5.2 Limitations
            5.3 Recommendations
            5.4 Reflection
List of Figures
List of Tables
List of Appendices

1       Introduction
A major challenge to the global business community considering trade and investment in the sub-Saharan African countries is access to credible and timely analytical information in order to make informed, knowledgeable and definitive business decisions (African Business Guide, 2009). One dimension of this challenge is the question of culture: this is very important for the international management practitioner, whose first question often is; “how do they do things out there” (Usunier, 1998). There is a general consensus that, culture has a funda-mental influence on international business practices (Omar, O., Kirby, A. & Blankson, C. 2003. 81-97). This is further reinforced by the complex implementation process of interna-tional management decisions. Therefore, improving levels of cultural awareness can help companies build international competencies and enable individuals to become more globally sensitive.

At present, data and information on business and culture issues in the African economies is scattered in multiple data sources which are often inaccessible. In an era of economic inter-relationships in Africa, fuelled by global financial transactions and joint ventures between businesses in industrialized and developing countries within Africa (Ofosu and Hansen, 2002; Mmieh and Owusu-Frempong, 2004) and with growing attraction of foreign direct investment (FDI) to developing economies in Africa, it is surprising that very little is documented about African culture and its interface with international business practices. On the Internet, the growing body of information on African business resources remains scattered and largely in-visible. Researchers may spend countless frustrating and often unproductive hours searching for such information. It is also important to know that, in order for foreign companies to suc-ceed in Africa, the “understanding and appreciating African culture is not an option but a necessity” (Nwankwo, S. 2000).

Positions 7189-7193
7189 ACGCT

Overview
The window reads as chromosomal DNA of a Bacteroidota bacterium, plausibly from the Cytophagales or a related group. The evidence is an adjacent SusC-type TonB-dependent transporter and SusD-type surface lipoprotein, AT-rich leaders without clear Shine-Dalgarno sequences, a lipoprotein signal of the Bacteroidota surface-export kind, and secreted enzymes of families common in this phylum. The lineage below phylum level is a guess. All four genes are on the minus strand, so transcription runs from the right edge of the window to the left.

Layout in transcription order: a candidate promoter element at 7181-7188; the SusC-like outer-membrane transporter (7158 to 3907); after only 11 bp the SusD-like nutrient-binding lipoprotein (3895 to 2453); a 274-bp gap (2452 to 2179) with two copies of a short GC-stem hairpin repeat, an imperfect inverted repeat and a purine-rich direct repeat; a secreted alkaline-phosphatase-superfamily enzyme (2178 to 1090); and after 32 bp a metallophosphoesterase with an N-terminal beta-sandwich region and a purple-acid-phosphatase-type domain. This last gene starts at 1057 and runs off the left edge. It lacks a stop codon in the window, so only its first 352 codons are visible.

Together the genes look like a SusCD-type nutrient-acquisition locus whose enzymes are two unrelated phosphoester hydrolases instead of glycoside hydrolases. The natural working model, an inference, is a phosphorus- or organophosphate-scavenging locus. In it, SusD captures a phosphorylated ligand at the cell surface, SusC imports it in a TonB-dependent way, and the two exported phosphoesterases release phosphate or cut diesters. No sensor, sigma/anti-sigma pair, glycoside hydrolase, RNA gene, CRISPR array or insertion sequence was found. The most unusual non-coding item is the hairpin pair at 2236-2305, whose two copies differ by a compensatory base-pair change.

As stated by Iguisi and Rutashobya (2002), the lack of proper integration of culture in man-agement in Africa is denying Africa the resultant synergy needed in national economic, mana-gerial and social development. To solve this void of lack of information on national cultures of most African countries, which has a big influence on doing business in these countries, there is the need not only to foster research in this area, but also to make this information readily available. One way to do this would be to profile the different cultures of different African countries and make them available to those who need them. Against this background, a deci-sion was made to conduct this study with the aim of profiling one country in Africa: Ghana’s national culture.